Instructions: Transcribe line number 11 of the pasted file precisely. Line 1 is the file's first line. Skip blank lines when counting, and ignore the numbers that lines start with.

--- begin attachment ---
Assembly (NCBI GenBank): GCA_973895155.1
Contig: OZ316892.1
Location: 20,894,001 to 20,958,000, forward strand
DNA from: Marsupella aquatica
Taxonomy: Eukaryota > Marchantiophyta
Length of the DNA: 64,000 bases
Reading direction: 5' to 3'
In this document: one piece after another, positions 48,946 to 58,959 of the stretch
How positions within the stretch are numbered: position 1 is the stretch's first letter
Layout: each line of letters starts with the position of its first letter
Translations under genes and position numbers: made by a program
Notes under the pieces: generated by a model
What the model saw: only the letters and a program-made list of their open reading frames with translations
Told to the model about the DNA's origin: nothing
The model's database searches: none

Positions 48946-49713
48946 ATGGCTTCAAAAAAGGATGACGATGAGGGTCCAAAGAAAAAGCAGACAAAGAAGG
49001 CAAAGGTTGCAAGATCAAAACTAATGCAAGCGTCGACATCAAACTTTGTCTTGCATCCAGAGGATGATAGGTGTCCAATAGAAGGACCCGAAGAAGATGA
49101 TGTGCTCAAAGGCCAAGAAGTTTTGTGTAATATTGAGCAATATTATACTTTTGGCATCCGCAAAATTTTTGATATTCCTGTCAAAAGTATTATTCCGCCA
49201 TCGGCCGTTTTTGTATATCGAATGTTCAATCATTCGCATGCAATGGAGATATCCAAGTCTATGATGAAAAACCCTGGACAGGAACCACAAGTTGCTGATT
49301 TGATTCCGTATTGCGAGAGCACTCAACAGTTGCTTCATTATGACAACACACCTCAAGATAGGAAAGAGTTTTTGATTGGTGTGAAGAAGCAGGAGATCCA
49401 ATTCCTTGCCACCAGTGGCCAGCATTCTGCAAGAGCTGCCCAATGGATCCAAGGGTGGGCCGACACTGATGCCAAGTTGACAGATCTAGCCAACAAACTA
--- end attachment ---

Translations under genes and position numbers: made by a program